Using Virginia Tech Massacre to Bring Up Gun Control
The mass murder by a student on the campus of Virginia Tech dominated Tuesday's Times, as someof the paper's coverage teased the gun control angle.
"Leaders in both parties voiced their sympathies, their outrage and their prayers in the aftermath of the shootings at Virginia Tech. Advocates of gun control legislation said they are hoping for something more - a reopening of the legislative debate over regulating guns."
"Paul Helmke, president of the Brady Campaign to Prevent Gun Violence, said, 'The politicians are afraid to address this issue.' In September 2004, gun control advocates lost ground when a federal ban on the sale of 19 kinds of semiautomatic weapons was allowed to expire, after intense lobbying by the National Rifle Association.
"'I think after today, what we're doing and what we want the American people to do is start asking our elected officials: "What are we going to do about this?" Mr. Helmke said.
The rifle association said its 'thoughts and prayers are with the families,' but declined further comment."
"Yesterday's mass shooting at Virginia Tech - the worst in American history - is another horrifying reminder that some of the gravest dangers Americans face come from killers at home armed with guns that are frighteningly easy to obtain.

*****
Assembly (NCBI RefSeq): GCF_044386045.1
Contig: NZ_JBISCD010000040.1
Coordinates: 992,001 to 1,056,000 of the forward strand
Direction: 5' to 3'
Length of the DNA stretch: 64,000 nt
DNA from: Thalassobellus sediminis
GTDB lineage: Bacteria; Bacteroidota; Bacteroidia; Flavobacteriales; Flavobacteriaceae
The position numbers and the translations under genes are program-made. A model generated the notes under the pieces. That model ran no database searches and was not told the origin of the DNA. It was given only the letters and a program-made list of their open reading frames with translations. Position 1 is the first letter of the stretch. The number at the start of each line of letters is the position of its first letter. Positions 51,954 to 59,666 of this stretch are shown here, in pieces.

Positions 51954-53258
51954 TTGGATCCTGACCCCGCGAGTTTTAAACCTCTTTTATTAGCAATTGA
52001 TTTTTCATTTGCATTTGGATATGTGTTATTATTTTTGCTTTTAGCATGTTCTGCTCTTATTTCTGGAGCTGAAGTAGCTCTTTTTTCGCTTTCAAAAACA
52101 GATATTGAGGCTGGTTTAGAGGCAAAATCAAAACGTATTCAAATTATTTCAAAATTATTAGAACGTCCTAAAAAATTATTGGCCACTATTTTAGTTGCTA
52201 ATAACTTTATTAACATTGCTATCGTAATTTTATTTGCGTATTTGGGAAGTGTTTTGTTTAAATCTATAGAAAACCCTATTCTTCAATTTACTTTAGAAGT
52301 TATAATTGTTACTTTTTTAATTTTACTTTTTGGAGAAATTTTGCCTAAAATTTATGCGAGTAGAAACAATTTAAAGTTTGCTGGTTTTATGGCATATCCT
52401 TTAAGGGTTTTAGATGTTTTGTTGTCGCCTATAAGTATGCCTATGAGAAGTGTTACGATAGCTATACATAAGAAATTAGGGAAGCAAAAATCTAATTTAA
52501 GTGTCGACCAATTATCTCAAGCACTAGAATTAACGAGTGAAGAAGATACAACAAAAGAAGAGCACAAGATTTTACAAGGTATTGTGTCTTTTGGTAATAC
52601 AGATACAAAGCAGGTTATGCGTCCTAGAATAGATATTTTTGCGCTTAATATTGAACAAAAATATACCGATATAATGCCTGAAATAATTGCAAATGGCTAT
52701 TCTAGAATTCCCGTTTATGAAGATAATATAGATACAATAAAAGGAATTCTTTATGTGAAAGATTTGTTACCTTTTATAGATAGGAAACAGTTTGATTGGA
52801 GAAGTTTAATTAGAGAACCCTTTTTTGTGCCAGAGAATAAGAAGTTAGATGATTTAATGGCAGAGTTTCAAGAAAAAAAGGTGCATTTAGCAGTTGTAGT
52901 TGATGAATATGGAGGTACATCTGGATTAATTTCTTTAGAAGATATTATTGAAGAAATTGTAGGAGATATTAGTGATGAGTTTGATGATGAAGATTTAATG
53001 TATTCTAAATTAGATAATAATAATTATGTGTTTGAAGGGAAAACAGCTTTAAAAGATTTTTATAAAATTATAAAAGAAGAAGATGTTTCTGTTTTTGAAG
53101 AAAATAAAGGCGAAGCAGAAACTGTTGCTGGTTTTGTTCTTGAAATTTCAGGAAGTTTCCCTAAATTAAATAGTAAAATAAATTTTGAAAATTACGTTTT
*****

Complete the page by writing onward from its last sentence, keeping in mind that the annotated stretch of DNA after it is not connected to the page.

"Not much is known about the gunman, who killed himself, or about his motives or how he got his weapons, so it is premature to draw too many lessons from this tragedy."
But the paper concluded with one anyway. "Our hearts and the hearts of all Americans go out to the victims and their families. Sympathy was not enough at the time of Columbine, and eight years later it is not enough. What is needed, urgently, is stronger controls over the lethal weapons that cause such wasteful carnage and such unbearable loss."
The Times editorialfailed to mention that guns are banned on the Virginia Tech campus- how much stronger can controls get?
There was also the front-page banner headline "32 Shot Dead in Virginia; Worst U.S. Gun Rampage," which called attention to the nature of the massacre rather that the evil intent of the shooter himself, as if a depersonalized firearm wasresponsible for the killing. The Los Angeles Times also used the "gun rampage" in its banner headline, while The Washington Post used the more neutral term "shooting."